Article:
SEARCH

SEARCH BY CITATION

Keywords:

  • axolotl;
  • regeneration;
  • tail;
  • Xenopus

Abstract

  1. Top of page
  2. Abstract
  3. Introduction
  4. Overview of Xenopus tail regeneration
  5. Conclusions
  6. Acknowledgements
  7. References

The tail of the Xenopus tadpole contains major axial structures, including a spinal cord, notochord and myotomes, and regenerates within 2 weeks following amputation. The tail regeneration in Xenopus can provide insights into the molecular basis of the regeneration mechanism. The regenerated tail has some differences from the normal tail, including an immature spinal cord and incomplete segmentation of the muscle masses. Lineage analyses have suggested that the tail tissues are reconstructed with lineage-restricted stem cells derived from their own tissues in clear contrast to urodele regeneration, in which multipotent blastema cells derived from differentiated cells play a major role. Comprehensive gene expression analyses resulted in the identification of a panel of genes involved in sequential steps of the regeneration. Manipulation of genes’ activities suggested that the tail regeneration is regulated through several major signaling pathways.


Introduction

  1. Top of page
  2. Abstract
  3. Introduction
  4. Overview of Xenopus tail regeneration
  5. Conclusions
  6. Acknowledgements
  7. References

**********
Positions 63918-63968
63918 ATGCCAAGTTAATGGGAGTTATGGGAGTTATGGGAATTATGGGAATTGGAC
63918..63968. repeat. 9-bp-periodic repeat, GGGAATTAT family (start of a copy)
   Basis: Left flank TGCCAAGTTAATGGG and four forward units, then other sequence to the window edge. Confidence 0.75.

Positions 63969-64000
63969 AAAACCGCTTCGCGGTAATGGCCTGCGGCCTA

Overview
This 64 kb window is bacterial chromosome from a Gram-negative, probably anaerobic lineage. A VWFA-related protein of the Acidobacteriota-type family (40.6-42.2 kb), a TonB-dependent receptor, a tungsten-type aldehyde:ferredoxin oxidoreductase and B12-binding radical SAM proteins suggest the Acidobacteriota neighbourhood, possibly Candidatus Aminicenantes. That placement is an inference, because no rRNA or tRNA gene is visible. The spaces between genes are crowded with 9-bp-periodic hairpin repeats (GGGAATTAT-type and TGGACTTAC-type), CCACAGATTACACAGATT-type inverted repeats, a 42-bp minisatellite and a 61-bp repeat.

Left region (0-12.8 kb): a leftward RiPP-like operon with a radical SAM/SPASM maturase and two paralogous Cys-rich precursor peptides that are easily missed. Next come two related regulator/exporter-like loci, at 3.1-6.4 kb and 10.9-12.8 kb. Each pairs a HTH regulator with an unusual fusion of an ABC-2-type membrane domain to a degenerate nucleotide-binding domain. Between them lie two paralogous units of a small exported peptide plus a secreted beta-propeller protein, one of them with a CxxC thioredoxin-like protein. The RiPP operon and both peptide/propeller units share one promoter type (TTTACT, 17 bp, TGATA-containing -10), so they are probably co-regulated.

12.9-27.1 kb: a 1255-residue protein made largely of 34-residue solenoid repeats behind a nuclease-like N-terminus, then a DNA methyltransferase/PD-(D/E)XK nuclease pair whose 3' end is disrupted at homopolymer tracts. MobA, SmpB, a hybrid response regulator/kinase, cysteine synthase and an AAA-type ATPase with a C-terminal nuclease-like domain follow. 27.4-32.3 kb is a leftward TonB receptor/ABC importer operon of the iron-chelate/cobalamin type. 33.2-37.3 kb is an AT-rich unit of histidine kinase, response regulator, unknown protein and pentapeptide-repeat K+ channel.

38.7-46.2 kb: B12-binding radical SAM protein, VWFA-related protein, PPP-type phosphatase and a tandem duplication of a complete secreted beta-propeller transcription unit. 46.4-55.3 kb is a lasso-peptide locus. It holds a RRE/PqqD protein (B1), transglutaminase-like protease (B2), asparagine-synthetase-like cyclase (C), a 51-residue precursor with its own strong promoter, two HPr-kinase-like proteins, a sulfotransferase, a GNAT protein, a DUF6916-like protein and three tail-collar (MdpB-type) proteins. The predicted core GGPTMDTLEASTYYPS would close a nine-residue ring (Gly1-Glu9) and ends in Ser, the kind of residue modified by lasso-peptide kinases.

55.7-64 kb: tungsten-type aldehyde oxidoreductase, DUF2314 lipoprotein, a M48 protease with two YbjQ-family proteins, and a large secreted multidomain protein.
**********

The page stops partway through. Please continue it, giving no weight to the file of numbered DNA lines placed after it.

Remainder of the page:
Amphibians have long been used in the study of tail regeneration (Goss 1969; Ferretti 2001). Urodeles regenerate their tails throughout their lives, but anurans do so only in a limited period, the tadpole stage, as the anuran tail is a transient appendage and is not present throughout an anuran's life. Much research has been performed using newts and salamanders, but the tail regeneration of Xenopus larva is now considered to be a useful model system for analyzing the molecular mechanism underlying the appendage regeneration. The tail of the Xenopus tadpole is transparent and suitable for whole mount observation at the cellular level. It regenerates within 2 weeks following amputation. Molecular studies using Xenopus have been facilitated by recent advances in genetic resources and techniques, including expressed sequence tags (ESTs), microarray and transgenesis. Analyses of cell lineage and molecular pathways using transgenic tadpoles have been reviewed in detail (Slack et al. 2004). This review briefly summarizes the results of the recent research on Xenopus tail regeneration in comparison to tail generation in axolotls (Ambystoma mexicanum), another amphibian model used in recent molecular analyses of tail regeneration.